Recently, I watched a documentary called Enron: The Smartest Guys In The Room and I realised how much a PR intervention may have saved thousands of investors out or pocket and billions of dollars in unassailable debt. In a perfect world, a crisis communication plan early on could have turned Enron into a small company, but into it’s eyeballs in corruption and debt.
Except in real life, for Enron, making money by any means necessary was the name of the game.
Every company that has been caught by the media for corruption has gone through the stages of the issues life cycle. The four stages are
- The potential stage: The moment in a business in which something bad might occur.
- Emerging stage: The moments in which a triggering event causes a major issue and begins to fester
- Current Stage: When the issue develops into something a company cannot control
- Crisis stage: When the media gains a lot of traction on the company’s major issues and a made aware to the public, negatively impacting upon a company
- Dormant Stage: When the crisis loses traction with the media, depending on how well the crisis is handled determines how long this issue lingers on in the company.
The entire story of Enron is quite complex, here’s a short overview:
Enron was a major energy company founded by Ken Ley and hired Jeffery Skilling and Andrew Fastow to manage the books and the organisation
Enron managed to influence various state governments to deregulate the energy industry. During the time of deregulation, Enron hid all of it’s debt through mark-to-market accounting (failed ventures were seen as assets in Enron’s books), market manipulation and making companies solely to purchase Enron’s debt. The corporate culture at Enron was to make money for the company by any means necessary. They bribed auditors Arthur Anderson to stay quiet on the issue and it was speculated they bribed banks and lawyers. Enron also encouraged citizens to put their retirement funds into the company knowing that the company was a sinking ship.
In 2000, Enron’s stock was selling at more than $90 per share, By the December 2001, Enron’s stock was 26 cents per share, went from 84 billion dollars to bankruptcy in 21 days and citizens lost their retirement money. Arthur Anderson also failed due to corruption and major Enron employees were sent to jail for fraud and other white collar crimes.
Using case studies like this can help anyone working in crisis communication if a similar situation like this arises. Now as a crisis communicator, the easiest and best way to resolve an issue is at it’s earliest possible stage.
The Potential Stage
The Potential stage happened when states were deregulating the industry. This freed Enron to be more flexible with their business practices and increase the likelihood of corruption. Having a trusted professional would have helped by informing Enron of the potential long term consequences of corruption that can come from market deregulation. That way they are aware of the potential situation and may have been more vigilant against potential corruption.
The Emerging Stage
The triggering event was, when Jeffery Skilling became CEO and began implementing mark-to-market accounting. This was what started the cascade of imaginary numbers, artificially inflated stock prices and market manipulations to cover their losses.
The emerging stage is more difficult to pinpoint. The emerging stages would have occoured when Enron hit insurmountable debt. The emerging stage is when an issue starts to spin out of control and it takes a lot of PR in an attempt to stop it. At this stage, there is no chance of Enron (or any company) escaping the damage.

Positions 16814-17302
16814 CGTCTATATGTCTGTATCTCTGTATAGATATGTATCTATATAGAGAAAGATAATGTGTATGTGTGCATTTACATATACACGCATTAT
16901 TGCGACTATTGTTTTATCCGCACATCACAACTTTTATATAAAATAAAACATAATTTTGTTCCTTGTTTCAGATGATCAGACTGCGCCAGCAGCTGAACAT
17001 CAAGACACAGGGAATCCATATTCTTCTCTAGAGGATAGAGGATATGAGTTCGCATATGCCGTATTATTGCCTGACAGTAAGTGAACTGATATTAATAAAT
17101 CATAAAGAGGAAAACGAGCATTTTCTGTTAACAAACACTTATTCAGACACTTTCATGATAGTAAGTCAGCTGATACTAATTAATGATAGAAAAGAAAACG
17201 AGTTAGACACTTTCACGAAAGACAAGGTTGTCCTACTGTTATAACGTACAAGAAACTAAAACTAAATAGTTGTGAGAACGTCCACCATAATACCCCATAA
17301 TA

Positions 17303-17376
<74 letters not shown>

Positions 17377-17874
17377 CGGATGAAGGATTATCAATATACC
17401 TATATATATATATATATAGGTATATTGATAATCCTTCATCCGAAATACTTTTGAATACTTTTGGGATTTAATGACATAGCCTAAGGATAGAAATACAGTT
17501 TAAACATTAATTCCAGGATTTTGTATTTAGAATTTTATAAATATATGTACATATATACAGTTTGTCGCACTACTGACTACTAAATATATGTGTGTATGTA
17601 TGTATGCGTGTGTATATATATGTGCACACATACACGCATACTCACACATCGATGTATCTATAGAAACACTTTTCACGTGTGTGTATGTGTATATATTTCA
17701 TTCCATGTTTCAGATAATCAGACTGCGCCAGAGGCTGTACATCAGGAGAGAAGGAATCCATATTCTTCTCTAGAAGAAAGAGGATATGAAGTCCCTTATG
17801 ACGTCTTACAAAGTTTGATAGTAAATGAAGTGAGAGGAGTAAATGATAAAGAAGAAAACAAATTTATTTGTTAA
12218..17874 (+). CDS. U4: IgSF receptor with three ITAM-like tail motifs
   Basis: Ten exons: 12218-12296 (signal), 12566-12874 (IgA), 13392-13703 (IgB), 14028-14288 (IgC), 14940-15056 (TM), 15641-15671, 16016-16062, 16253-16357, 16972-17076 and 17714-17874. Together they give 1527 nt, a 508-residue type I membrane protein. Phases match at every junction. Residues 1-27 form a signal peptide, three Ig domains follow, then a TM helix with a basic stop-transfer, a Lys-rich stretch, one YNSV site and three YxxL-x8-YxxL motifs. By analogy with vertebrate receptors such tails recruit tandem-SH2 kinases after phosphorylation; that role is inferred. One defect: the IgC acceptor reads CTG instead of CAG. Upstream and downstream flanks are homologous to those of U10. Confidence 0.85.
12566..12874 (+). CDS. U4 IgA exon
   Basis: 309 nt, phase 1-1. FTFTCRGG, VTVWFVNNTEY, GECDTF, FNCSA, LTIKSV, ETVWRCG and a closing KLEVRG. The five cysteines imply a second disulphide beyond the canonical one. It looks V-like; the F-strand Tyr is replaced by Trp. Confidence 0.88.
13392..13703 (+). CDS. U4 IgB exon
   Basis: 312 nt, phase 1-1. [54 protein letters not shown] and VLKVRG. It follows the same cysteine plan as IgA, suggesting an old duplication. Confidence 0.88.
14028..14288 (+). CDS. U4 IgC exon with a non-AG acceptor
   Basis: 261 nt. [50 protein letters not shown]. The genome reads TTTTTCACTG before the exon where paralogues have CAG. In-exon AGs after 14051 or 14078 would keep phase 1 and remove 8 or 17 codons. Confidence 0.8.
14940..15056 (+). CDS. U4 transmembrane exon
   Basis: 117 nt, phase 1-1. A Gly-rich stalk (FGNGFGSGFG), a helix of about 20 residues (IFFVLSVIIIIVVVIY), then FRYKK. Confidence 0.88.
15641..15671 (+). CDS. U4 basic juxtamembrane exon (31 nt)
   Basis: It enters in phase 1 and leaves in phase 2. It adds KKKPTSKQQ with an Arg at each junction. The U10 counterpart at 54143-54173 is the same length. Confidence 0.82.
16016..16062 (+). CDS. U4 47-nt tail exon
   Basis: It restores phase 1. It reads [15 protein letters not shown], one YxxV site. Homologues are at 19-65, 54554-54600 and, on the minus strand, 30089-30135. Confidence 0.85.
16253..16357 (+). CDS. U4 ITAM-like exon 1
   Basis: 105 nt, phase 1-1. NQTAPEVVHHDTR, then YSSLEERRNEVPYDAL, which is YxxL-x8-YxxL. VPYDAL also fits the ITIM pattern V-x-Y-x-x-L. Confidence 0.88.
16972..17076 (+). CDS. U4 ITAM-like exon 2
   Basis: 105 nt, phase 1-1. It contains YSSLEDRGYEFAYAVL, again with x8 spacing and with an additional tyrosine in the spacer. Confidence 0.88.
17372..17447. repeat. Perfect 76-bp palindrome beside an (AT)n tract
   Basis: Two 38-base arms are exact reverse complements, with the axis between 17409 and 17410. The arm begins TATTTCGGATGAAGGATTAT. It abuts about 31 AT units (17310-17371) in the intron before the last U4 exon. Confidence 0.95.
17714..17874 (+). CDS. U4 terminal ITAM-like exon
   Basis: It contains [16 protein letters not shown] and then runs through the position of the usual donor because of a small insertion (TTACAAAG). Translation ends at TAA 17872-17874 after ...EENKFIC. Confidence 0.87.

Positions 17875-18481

A crisis communicator could have mitigated it by advising Enron to declare bankruptcy and have a PR campaign detailing how and why the bankruptcy occurred and methods of repayment from investors. This may have gotten Enron staff members indicted for white collar crimes, but they whould have been able to reduce the level of bankruptcy and saved workers their retirement money. People may have looked back on Enron far less negatively than people do today.
The Crisis Stage
The crisis stage started when skilling retired from Enron two months before the financial collapse and the crisis peaked when Enron became officially bankrupt. It was at this stage when Enron decided to handle it by constantly denying any wrongdoing and avoiding the situation they set themselves up for instead of admitting outright that what they did was business malpractice.
It is for this reason that people still talk about Enron today. It is also the reason why the dormant stage of the company lingered on for many years. Had a crisis communicator come across and intervened, they could have easily mitigated the damage. The saddest thing is that it could have happened at any time over the ten years the company were active in the deregulated energy market
So, as a crisis communicator, think about these 5 stages of crisis management from the communication viewpoint. It’s an interesting consideration.
Nelson Cumming is an enthusiastic business blogger with AdrienneMcLean.com with a keen interest in Marketing and PR.
Adrienne McLean DTM – SpeakersTrainingCamp International Instructor and the Founder of The Speakers Practice – Adrienne specialises at The Speakers Practice helping clients to confidently deliver presentations for maximum impact for sales presentations, pitching to Investors, promotional presentations etc.
Adrienne has been training presenting to camera programs since 2012 and has been coached by Lou Bortone – US Video Marketing Expert.
You can contact Adrienne on email@example.com or ring on 0414 367 960.